For U.S. Equestrian Team veteran Lisa Jacquin, this is "the year." She has a world-class horse, a record of major international wins in 1987--and the determination to ride in the 1988 Olympics.
Jacquin, 25, who trains at Seahorse Stables in Rolling Hills Estates, has been long-listed for the team's show jumping squad. This spring she will compete in Olympic selection trials on the East Coast and will hope that her name appears afterward on the final roster--known as the "short list"--for the summer Games in Seoul.
Although the grand prix jumping circuit often takes Jacquin far from California, she is a familiar face on the county equestrian scene. She regularly brings a string of students to hunter-jumper shows at Huntington Central Park and Orange County Fair equestrian centers. Jacquin in a veteran competitor in the Oaks grand prix in San Juan Capistrano, the county's most prestigious jumping event, which she uses to give mileage to young jumpers she is training.
Jacquin, who enjoys working with young horses, recently bought a 3-year-old California-bred thoroughbred that had been a race track competitor.
"He's a wild man right now," she said with a laugh, "but he's shown some real jumping potential. When he settles down, I think he's going to be really something."
In the meantime, her focus is on For The Moment, the veteran grand prix jumper on whom her Olympic hopes rest. She bought the 16.1-hand bay thoroughbred gelding in 1982, when she was working at the Fairfield Riding Club in Connecticut with Olympic rider Leslie Burr Lenehan.
She describes "Fred," as the horse is nicknamed, as "very sensitive to ride but difficult to train" because of his high-strung temperament.
"It took me three years to get him really broken to jump," Jacquin said. "There has been a lot of compromising in training him. He's not the kind of horse you can force into anything. He's going to do what you want, but he's going to do it his way."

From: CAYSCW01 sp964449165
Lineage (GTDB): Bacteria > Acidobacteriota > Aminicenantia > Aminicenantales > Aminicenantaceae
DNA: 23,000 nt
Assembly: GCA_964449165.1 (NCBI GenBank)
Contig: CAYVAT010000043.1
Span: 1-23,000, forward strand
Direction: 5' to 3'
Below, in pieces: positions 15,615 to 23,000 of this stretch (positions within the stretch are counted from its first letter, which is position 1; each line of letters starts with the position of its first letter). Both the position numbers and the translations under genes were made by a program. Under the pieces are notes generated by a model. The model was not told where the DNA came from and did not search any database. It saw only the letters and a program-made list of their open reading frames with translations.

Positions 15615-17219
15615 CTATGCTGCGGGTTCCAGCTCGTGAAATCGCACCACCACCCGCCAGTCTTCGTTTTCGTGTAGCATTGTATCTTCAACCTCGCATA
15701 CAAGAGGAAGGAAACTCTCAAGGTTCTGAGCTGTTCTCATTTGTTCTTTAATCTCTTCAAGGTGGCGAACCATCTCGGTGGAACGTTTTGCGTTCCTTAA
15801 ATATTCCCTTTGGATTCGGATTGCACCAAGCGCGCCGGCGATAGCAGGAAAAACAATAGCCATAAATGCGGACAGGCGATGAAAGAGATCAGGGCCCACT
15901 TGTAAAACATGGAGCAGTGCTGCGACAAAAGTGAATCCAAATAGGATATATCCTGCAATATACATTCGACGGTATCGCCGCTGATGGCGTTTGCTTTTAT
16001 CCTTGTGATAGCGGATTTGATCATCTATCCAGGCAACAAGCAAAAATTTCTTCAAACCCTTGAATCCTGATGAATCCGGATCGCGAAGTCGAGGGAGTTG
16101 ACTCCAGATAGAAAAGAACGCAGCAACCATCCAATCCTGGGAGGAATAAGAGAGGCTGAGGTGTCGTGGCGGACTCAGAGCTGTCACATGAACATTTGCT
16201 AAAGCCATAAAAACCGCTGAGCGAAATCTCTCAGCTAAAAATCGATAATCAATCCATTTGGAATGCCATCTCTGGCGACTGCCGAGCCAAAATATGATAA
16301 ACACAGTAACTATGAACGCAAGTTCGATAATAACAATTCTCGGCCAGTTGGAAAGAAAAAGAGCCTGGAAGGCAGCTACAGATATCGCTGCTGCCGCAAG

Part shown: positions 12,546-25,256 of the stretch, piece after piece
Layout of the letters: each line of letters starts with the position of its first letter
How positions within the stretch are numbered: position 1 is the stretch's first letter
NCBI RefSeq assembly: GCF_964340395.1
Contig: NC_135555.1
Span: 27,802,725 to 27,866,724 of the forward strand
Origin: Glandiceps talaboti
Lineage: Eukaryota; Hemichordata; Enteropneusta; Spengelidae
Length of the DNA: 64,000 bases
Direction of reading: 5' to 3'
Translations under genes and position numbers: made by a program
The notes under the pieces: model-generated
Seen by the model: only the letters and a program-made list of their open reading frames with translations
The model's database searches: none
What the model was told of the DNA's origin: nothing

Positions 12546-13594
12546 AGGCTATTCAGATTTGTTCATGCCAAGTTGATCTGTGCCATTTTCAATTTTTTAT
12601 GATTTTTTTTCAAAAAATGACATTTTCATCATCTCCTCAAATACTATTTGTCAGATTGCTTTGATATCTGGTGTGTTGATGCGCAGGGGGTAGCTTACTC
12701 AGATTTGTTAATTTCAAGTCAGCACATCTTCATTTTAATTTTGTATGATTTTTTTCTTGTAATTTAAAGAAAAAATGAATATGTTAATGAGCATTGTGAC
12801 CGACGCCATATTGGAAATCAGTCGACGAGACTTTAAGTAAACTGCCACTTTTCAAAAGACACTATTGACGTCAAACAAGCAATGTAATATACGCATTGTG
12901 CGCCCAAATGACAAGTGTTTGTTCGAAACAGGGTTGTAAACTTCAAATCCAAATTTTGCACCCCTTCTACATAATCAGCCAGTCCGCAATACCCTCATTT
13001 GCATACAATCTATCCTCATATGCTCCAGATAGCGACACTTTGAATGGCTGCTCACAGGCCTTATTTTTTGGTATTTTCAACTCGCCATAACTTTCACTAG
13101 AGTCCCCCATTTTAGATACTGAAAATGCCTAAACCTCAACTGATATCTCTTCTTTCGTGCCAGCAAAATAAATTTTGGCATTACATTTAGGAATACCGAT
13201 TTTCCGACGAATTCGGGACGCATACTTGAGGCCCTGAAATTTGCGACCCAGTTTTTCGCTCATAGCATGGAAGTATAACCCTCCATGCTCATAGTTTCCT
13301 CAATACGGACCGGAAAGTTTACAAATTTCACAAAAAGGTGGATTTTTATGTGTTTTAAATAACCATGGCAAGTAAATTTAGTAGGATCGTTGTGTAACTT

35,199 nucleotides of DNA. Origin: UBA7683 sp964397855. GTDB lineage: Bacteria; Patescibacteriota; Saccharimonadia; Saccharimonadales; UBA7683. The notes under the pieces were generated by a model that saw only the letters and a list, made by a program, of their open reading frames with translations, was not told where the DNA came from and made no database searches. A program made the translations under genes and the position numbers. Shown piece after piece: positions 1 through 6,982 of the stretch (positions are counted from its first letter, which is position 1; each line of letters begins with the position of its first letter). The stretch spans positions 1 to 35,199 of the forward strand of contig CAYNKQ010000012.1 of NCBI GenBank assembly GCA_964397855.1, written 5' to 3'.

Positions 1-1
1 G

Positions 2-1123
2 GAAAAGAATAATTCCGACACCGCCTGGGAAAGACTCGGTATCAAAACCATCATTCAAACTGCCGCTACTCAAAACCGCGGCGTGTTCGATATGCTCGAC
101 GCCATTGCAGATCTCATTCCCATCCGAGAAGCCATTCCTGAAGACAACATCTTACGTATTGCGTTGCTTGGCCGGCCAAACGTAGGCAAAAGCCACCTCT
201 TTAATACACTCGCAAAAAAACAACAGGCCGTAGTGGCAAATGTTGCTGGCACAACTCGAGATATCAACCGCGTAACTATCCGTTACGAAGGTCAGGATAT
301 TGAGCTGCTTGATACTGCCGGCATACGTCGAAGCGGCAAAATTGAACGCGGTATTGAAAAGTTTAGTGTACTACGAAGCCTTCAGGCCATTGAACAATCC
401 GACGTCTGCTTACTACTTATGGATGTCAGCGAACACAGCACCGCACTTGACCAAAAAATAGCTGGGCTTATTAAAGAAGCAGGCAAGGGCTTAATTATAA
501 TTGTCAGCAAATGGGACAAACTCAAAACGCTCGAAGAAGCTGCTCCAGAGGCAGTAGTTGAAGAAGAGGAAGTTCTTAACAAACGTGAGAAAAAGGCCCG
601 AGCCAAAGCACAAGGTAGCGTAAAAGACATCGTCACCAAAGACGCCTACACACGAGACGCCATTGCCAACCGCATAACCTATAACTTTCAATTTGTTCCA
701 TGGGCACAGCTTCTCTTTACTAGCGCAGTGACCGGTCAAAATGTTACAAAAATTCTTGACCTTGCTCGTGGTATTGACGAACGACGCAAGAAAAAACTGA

She says the horse has become more ridable with age but has become fussier about the type of footing he'll jump in.
"He hates heavy footing and doesn't like to jump in mud because he's a very careful horse. You can count on your fingers how many rails he's ever knocked down. But a lot of riders wouldn't put up with his silly hang-ups," she said.
Notwithstanding his quirks, For The Moment has accomplished much in the competitive world of international show jumping. In 1987 he placed third in the World Cup finals in Paris and was on the silver medal-winning U.S. Equestrian Team jumping squad in the Pan American Games. For The Moment won six major grand prix events last year, including the American Invitational in Tampa, Fla. The pair completed 1987 with Jacquin ranked third in national Rider of the Year standings and For The Moment second in Horse of the Year standings.
"Fred always rises to the occasion," Jacquin said. "He loves jump-offs. If he's clean (without faults) in the first round, I'm confident that he'll go clean in the jump-off. He knows when the pressure's on, and he always comes through for me."
Jacquin learned to develop a rapport with horses as a youngster in Arizona, where she began taking riding lessons in first grade. When she was 12, renowned jumper trainer Kaye Love took her under her wing. Jacquin lived and trained daily at Love's farm, learning horsemanship from the ground up.
"If I rode eight horses who each used a different bridle, I had to clean all eight bridles afterward, even if it took me until 10 at night," Jacquin said. "Kaye really stressed discipline and doing things the right way. She made us earn our way into the horse world."
Those lessons paid off several years later, when Love took Jacquin to the East Coast to work with internationally acclaimed trainer George Morris. Known as a strict disciplinarian, Morris requires that students who come to him be total horsemen, not just riders.
As a junior rider under the tutelage of Morris and Love, Jacquin placed second in the Medalfinals at Harrisburg, Pa. She still considers the equitation win one of her major accomplishments.
"Equitation is the most challenging part of riding," she said. "You have to use your legs and seat effectively as a rider and manage to look pretty while you're doing it. I think equitation brings it all together in riding."
For Jacquin, everything else seems to be coming together this season. Next month she will put For The Moment in intensive training for the Olympic selection trials that begin in May.
"In our sport, you've got to take your shot when you have the horse," she said. "And my horse is peaking now. He's sound, he's healthy and he knows his job. I've worked all my life to get this far, and now is my chance to go for it. I may not have the same chance again."
With that in mind, Jacquin is already preparing for another career: She is a USC law student. But she won't completely forsake the riding arena for an oak-paneled office.
"I do hope to practice law someday," she said. "But I'll always be involved with horses somehow. Horses have been a part of my life ever since I can remember. I wouldn't be myself if I weren't around them."
Darlene Sordillo, an author of two books on horse training, covers equestrian sports for The Times. Readers may send horse-related news to her at: Orange County Life, The Times, 1375 Sunflower Ave., Costa Mesa 92626.